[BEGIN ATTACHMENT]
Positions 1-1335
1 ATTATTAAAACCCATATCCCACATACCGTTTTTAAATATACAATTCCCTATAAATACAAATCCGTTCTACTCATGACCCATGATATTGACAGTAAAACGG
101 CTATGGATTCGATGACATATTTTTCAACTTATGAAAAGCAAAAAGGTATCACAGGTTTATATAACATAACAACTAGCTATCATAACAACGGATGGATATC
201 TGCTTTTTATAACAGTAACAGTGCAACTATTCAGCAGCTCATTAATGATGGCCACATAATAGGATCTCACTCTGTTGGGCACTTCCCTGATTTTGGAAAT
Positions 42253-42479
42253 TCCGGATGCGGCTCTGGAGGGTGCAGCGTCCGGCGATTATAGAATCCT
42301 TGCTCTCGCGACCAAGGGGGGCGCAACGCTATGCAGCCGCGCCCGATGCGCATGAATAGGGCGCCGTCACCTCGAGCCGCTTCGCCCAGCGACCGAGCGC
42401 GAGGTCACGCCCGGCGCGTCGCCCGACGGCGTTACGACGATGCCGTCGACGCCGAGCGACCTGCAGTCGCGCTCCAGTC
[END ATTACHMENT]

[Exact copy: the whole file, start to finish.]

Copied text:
Positions 1-1335
1 ATTATTAAAACCCATATCCCACATACCGTTTTTAAATATACAATTCCCTATAAATACAAATCCGTTCTACTCATGACCCATGATATTGACAGTAAAACGG
101 CTATGGATTCGATGACATATTTTTCAACTTATGAAAAGCAAAAAGGTATCACAGGTTTATATAACATAACAACTAGCTATCATAACAACGGATGGATATC
201 TGCTTTTTATAACAGTAACAGTGCAACTATTCAGCAGCTCATTAATGATGGCCACATAATAGGATCTCACTCTGTTGGGCACTTCCCTGATTTTGGAAAT
Positions 42253-42479
42253 TCCGGATGCGGCTCTGGAGGGTGCAGCGTCCGGCGATTATAGAATCCT
42301 TGCTCTCGCGACCAAGGGGGGCGCAACGCTATGCAGCCGCGCCCGATGCGCATGAATAGGGCGCCGTCACCTCGAGCCGCTTCGCCCAGCGACCGAGCGC
42401 GAGGTCACGCCCGGCGCGTCGCCCGACGGCGTTACGACGATGCCGTCGACGCCGAGCGACCTGCAGTCGCGCTCCAGTC